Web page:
In news- The United States House of Representatives recently unveiled the ambitious America Creating Opportunities for Manufacturing, Pre-Eminence in Technology, and Economic Strength (COMPETES) Act of 2022.
About COMPETES Act –
- It proposes to open up new vistas for talented individuals from across the world with a new start-up visa.
- The bill provides $52 billion to encourage more semiconductor production in the US, and $45 billion for grants and loans to improve supply chain resilience and manufacturing, among other programmes.
- It also includes funding to address social and economic inequality, climate change, and immigration.
- It provides an exemption for STEM PhDs from the green card cap, and creates a new green card for entrepreneurs.
- The bill also authorizes $600 million a year to construct manufacturing facilities to make the US less reliant on solar components made in Xinjiang, China.
- It amends the Immigration and Nationality Act to create a new classification of “W” non-immigrants for entrepreneurs with an ownership interest in a start-up entity, essential employees of a start-up entity, and their spouses and children.
- The Act will direct the Secretary of Homeland Security to establish procedures for foreign nationals with an ownership interest in a start-up entity to self-petition for lawful permanent resident status as an immigrant entrepreneur if the entity demonstrates a proven track record of success through job creation and significant revenue generation or receipt of investment capital.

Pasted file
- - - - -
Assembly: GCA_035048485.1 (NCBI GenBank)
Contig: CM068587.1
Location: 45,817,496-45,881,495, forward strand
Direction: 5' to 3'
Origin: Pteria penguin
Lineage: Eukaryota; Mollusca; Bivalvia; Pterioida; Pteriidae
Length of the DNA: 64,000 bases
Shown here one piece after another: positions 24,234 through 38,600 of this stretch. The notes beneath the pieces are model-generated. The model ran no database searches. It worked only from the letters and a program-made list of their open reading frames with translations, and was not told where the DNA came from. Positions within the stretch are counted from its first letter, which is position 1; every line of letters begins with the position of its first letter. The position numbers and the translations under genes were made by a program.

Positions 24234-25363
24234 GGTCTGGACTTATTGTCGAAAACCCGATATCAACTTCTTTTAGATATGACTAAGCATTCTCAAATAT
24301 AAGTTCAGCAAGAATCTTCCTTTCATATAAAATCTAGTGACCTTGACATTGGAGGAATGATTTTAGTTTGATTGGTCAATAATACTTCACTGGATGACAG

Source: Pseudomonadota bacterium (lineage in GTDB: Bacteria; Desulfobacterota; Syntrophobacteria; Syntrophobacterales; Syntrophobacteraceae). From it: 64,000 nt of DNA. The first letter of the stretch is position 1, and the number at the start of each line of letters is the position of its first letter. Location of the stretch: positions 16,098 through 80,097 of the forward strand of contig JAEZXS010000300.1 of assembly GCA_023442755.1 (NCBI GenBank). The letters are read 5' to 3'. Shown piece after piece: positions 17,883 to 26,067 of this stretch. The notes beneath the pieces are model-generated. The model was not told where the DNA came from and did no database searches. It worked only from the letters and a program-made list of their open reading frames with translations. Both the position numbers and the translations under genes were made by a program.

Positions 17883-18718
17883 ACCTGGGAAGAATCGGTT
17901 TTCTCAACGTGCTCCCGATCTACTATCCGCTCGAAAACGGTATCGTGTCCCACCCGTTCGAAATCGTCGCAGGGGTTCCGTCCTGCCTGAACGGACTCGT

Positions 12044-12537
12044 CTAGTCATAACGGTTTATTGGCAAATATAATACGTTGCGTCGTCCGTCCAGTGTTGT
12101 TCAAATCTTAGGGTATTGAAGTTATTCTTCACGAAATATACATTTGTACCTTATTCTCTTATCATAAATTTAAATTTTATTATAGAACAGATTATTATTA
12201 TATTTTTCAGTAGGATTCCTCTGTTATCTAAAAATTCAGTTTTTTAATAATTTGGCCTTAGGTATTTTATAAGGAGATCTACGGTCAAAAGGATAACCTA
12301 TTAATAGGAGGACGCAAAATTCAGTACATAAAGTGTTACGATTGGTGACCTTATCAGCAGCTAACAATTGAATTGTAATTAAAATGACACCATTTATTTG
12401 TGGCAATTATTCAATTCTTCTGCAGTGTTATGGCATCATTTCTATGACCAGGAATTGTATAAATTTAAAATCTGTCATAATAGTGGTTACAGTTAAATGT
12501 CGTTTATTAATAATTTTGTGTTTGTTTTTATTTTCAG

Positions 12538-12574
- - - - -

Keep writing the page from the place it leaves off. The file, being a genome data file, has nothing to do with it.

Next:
- It also directs the Secretary of Homeland Security to establish procedures for foreign nationals with an ownership interest in a start-up entity to self-petition for classification as a “W-1” non-immigrant, and to receive extensions of such classification for up to eight years if the entity meets certain growth benchmarks.
- The bill provides the Secretary of Homeland Security discretion to classify an individual as a W-1 non-immigrant for a three-year period initially
- if the individual possesses an ownership interest of not less than 10 per cent in a start-up entity.
- if the foreign individual will play a central and active role in the management or operations of the start-up entity, or
- if the applicant possesses the knowledge, skills, or experience to substantially assist the start-up with the growth and success of the business.
- During the 18-month period preceding the filing of the petition, the start-up entity needs to have received at least USD 250,000 in qualifying investments from one or more qualified investors, or at least USD 100,000 in qualifying government awards or grants.
- It also provides for a limited number of “W-2” visas for personnel who are essential to the growth and success of the start-up entity if the start-up serves as the basis for the W-1 status of a founder.
- The bill exempts from the numerical limits on immigrant visas certain foreign nationals (and the spouses and children of such aliens) who have earned a doctoral degree in science, technology, engineering, or mathematics (STEM) from a qualified US research institution or a foreign institution if the degree is the equivalent to a doctoral degree issued by a qualified US research institution.
Its impact on India-
- Every year, the US administration issues 85,000 H-1B work permits — of these, 65,000 are for people with specialty occupations, and the remaining 20,000 are reserved for foreign workers who have earned a masters or higher university degree in the US.
- Every year, Indians and Indian companies corner a lion’s share of the H-1B work permits issued that year.
- With this new category, Indian professionals will likely have a better shot at opportunities that the Act is likely to provide.